From about the age of six, I have watched hockey. Once I went into high school, I began to watch hockey more religiously, quickly falling in love with the sport. When the time came for me to go off to college, I decided to go into business since it was a pretty stable field; however, in the back of my mind, I hoped that I could somehow use my degree to work in the NHL or at least some other hockey league. Almost immediately, I realized that the school I was attending and the major I was in were not for me. After two semesters in business school, I transferred to another local school, enrolling in their Kinesiology school. Now a semester later, I’m the happiest I’ve ever been and I’m looking towards going to graduate school for physical therapy/athletic training. Of course when I made this decision, I thoroughly researched athletic training and how I as a women would be able to work in that field. I was amazed that despite being apart of the majority of trainers, females were still poorly represented in professional sports. Over the last decade or so, the percentage of female athletic trainers has increased. About 52% of athletic trainers who make up the National Athletic Trainer’s Association are female. While this is an amazing feat, the representation of female athletic trainers in the professional sports realm is lacking. For the NHL, this is no different.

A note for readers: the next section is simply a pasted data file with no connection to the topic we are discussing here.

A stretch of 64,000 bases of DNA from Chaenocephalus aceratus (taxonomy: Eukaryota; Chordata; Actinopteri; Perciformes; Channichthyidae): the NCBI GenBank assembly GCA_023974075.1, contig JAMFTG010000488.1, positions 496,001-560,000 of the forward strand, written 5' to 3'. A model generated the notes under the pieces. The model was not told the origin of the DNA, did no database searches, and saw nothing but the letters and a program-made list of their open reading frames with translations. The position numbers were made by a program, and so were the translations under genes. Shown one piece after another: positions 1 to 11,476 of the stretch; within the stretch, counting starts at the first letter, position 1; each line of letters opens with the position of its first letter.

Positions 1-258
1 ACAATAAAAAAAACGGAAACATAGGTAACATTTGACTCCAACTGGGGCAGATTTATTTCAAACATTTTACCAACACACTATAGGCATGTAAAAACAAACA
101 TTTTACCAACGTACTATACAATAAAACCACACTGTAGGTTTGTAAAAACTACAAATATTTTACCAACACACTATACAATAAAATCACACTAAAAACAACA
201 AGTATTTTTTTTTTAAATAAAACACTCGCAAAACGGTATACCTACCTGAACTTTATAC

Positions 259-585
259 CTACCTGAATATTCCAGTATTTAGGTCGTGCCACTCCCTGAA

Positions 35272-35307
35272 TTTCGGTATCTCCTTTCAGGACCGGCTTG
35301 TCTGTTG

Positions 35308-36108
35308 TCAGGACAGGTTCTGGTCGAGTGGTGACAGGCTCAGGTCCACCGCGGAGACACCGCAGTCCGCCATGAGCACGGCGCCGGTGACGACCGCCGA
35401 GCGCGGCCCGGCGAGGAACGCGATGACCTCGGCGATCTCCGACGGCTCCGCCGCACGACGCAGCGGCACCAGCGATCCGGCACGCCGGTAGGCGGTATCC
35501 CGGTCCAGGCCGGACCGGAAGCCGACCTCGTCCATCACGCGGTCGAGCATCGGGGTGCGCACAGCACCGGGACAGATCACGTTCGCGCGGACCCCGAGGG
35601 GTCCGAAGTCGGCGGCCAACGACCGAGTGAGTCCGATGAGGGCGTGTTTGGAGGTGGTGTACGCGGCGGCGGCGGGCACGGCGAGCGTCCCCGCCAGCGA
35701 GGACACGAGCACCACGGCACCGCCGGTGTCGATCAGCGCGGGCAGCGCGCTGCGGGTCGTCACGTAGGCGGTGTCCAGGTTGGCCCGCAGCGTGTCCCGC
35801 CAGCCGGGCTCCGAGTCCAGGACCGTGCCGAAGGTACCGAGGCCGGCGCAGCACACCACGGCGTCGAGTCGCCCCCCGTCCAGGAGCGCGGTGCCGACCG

To better understand the impact of female athletic trainers, let’s first look at the role of athletic trainers. The primary role of an athletic trainer is to prevent, diagnose, treat, and rehabilitate injuries. AT’s work alongside physicians and other healthcare professionals in a number of settings ranging from schools to the military to professional leagues.
While the number of female trainers has steadily increased, the number of female trainers in professional sports is disproportionately underrepresented. However, over the last decade, female trainers have made their mark. In 2002, the NFL hired their first assistant female trainer. The Washington Wizards and the Washington Mystics have both employed female assistant trainers as well. In 2011, the LA Dodgers named Sue Falsone the first female head trainer for a professional men’s sport team. While women haven’t had huge success in men’s professional sports, about 70% of ATCs in women’s professional sports are female.
It’s no secret that women struggle in terms of discrimination, low wages, harassment, unequal representation, etc. in the workplace. These issues are especially prevalent in very male dominated areas such as professional sports. I think it’s important for women to get representation in such areas (i.e. professional sports) to not only improve discrimination, low wages, etc.in their own field as well as other fields. A women can be a CEO, so why can’t a women be a head athletic trainer?
So what does all of this mean for female athletic trainers in the NHL? Well, while there haven’t been any female athletic trainers hired in the NHL, females are still making great strides. Barbara Underhill and Barb Aidelbaum are both skating coaches, working for the Toronto Maple Leafs and the Vancouver Canucks respectively. While they aren’t athletic trainers, they are proving that females can work in a male dominated field.
Of course, there is plenty of hurdles to overcome for female athletic trainers and men’s professional sports. But, with the progress made in the last 20 years, I think female athletic trainers will make their debut in the National Hockey League. And I hope to join those women one day.